Success assumed after 5-days
Debit order payments are automatically marked as
successful if there has been no response within 5 calendar days.
Debit orders in South Africa behave differently to how one would expect payments to happen. Typically, one would expect the bank to attempt a collection from the end-customer, and when that’s successful, they’ll let you know that the money has been received.
How debit orders work is a bit different. When sending a collection instruction to the bank, the bank immediately (on the
action_date) assumes that the collection was successful, and allocates the funds to your merchant account. Then, as the payments are being processed over the next few days, “reversals” are actioned for the payments that actually ended up failing. Even a customer account with insufficient funds will first result in a successful collection, and then subsequently be reversed. This means that on the
action_date, it would at first seem like all payments succeeded.
The vast majority of primary errors, such as “account does not exist” or “insufficient funds” result in reversals being actioned within about 3 days from the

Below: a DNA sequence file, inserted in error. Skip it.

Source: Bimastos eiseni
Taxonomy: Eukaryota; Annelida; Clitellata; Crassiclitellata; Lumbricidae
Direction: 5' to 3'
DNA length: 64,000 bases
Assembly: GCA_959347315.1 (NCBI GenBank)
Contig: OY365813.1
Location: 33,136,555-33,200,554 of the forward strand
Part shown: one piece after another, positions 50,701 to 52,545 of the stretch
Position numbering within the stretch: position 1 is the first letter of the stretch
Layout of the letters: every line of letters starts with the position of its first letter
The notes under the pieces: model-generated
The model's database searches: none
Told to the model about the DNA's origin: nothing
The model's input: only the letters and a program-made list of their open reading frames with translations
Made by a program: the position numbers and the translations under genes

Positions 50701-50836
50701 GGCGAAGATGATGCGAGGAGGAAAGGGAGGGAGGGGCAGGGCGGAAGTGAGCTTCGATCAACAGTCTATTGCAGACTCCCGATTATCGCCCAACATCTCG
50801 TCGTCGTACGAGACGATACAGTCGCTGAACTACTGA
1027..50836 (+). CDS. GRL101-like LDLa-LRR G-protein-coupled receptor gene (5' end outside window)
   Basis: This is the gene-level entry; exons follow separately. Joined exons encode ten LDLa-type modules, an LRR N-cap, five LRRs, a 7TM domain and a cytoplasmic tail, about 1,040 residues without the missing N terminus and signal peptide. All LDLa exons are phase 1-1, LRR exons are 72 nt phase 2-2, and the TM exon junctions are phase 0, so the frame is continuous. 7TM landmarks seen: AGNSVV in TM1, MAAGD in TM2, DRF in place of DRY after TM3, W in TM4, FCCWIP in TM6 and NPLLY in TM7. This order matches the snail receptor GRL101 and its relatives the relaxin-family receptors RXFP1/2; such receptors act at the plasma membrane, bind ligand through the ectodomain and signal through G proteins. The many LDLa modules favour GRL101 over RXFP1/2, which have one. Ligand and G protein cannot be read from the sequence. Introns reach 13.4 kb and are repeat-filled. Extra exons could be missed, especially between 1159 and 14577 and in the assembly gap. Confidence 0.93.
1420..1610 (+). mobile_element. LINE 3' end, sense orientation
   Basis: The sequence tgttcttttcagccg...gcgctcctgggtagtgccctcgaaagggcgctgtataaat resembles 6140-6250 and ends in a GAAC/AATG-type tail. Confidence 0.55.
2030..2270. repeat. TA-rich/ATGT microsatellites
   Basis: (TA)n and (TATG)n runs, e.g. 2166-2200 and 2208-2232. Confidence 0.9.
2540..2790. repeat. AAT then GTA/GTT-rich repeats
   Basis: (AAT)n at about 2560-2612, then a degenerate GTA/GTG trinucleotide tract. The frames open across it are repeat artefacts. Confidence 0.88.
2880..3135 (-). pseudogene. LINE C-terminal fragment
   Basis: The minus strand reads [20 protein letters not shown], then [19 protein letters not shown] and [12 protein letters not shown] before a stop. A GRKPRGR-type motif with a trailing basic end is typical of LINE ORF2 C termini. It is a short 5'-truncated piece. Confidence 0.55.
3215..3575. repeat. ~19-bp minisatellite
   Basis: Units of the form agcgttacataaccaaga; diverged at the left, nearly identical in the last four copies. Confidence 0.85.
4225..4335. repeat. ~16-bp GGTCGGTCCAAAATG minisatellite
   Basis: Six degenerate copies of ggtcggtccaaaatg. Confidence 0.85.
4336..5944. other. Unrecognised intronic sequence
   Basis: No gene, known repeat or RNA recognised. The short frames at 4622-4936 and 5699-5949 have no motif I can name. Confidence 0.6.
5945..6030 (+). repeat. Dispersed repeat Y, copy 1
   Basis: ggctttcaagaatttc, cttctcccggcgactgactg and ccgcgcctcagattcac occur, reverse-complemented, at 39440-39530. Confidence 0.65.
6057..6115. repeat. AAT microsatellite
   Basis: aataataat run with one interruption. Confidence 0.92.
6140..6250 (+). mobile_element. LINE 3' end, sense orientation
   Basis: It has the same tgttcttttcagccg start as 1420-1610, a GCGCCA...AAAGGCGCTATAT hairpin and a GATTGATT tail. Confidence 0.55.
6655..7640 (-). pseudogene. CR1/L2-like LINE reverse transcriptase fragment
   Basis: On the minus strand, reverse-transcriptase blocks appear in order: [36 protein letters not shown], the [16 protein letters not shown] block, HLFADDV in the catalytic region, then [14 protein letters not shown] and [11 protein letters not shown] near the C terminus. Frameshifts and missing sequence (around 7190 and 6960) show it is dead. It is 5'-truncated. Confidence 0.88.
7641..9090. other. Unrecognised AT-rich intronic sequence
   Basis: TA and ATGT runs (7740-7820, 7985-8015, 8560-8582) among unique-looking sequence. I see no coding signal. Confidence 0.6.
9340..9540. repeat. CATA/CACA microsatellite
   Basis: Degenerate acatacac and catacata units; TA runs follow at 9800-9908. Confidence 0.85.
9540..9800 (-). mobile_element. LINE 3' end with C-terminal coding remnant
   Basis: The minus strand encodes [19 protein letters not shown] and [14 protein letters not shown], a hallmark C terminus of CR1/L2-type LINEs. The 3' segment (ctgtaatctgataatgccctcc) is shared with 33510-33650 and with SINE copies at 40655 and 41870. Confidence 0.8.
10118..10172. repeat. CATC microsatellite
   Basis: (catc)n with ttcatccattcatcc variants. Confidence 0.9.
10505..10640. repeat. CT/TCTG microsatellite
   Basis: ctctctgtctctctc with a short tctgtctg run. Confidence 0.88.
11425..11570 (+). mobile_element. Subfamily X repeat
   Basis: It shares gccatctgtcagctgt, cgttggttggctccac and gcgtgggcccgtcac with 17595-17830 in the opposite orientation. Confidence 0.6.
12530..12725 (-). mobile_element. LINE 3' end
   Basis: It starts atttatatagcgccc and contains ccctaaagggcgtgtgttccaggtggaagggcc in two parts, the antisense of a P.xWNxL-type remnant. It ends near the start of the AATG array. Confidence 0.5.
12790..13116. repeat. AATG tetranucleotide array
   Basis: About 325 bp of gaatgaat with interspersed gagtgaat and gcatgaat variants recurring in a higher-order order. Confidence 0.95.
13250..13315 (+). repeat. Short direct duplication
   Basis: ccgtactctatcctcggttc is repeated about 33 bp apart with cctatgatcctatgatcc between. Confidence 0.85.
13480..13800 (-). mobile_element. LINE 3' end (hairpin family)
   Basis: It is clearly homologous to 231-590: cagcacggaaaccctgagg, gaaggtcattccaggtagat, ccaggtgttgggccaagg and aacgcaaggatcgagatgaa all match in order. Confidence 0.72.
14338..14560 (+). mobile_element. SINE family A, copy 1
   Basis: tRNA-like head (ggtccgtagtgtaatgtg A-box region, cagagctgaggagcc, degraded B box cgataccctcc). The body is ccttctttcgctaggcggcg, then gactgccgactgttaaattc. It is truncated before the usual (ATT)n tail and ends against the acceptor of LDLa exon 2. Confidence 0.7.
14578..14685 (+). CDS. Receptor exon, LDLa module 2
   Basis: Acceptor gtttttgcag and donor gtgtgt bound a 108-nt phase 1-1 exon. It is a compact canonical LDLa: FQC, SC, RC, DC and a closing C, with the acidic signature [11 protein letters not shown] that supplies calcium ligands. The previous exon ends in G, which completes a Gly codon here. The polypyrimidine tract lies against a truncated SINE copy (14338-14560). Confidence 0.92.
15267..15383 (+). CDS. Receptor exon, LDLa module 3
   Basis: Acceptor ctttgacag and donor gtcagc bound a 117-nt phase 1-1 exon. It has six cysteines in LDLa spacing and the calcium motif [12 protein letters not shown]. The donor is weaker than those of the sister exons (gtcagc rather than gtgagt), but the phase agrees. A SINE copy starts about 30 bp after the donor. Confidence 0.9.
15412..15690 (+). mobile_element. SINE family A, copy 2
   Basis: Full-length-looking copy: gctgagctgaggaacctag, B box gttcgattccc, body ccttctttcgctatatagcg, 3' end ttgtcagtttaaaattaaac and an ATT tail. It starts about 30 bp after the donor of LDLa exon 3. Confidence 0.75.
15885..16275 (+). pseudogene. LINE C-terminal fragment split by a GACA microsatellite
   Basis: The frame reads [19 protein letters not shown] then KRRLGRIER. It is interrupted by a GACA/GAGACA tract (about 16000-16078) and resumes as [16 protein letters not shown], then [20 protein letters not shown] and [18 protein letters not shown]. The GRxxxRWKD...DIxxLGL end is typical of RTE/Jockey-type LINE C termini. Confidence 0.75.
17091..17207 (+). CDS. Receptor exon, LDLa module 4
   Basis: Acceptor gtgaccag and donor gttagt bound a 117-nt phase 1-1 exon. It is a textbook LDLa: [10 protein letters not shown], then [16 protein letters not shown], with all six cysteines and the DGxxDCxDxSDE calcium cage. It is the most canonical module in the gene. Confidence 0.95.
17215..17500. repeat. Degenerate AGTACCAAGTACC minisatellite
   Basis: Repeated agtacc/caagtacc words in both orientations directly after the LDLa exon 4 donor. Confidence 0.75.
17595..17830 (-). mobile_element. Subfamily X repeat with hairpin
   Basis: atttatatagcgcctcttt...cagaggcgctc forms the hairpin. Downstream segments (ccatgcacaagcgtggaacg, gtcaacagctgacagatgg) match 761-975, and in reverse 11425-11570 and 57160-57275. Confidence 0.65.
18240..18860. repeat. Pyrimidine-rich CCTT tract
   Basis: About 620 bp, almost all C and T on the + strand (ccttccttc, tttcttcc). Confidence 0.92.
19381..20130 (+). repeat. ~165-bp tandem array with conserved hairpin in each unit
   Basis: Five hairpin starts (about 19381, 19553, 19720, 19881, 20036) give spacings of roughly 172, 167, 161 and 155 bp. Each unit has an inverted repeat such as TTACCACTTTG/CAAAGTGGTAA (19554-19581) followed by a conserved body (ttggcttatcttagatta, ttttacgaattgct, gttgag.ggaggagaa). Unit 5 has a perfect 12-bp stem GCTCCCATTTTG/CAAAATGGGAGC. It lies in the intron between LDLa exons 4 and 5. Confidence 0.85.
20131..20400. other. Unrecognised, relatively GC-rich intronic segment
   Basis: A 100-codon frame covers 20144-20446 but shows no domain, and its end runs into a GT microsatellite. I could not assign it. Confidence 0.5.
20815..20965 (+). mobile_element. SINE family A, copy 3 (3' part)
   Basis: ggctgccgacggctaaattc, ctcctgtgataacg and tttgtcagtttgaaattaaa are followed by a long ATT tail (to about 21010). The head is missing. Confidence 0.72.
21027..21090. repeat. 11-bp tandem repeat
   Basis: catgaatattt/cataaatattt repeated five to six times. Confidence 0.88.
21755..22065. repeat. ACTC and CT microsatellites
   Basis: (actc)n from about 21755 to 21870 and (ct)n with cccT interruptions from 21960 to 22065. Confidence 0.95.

action_date. There is however still a long-tail of months, sometimes 6 months, that a customer can dispute a payment and have the bank reverse it.
To account for this delayed notification mixed with a long-tail of issues, the industry norm has developed whereby payments that have not been reversed after 5 days, are assumed to be successfully collected.
Root takes this convention into account by treating reversals on debit orders before 5 days differently from reversals on debit orders after 5 days from the
- Reversals before 5 days will update the original payment to a
- At the 5-day mark, if there were no reversals to fail the payment, Root will automatically update the payment to a
- Reversals after 5 days will be treated as conventional reversals, with a new reversal payment being created. Read more on payment reversals.
Updated 5 months ago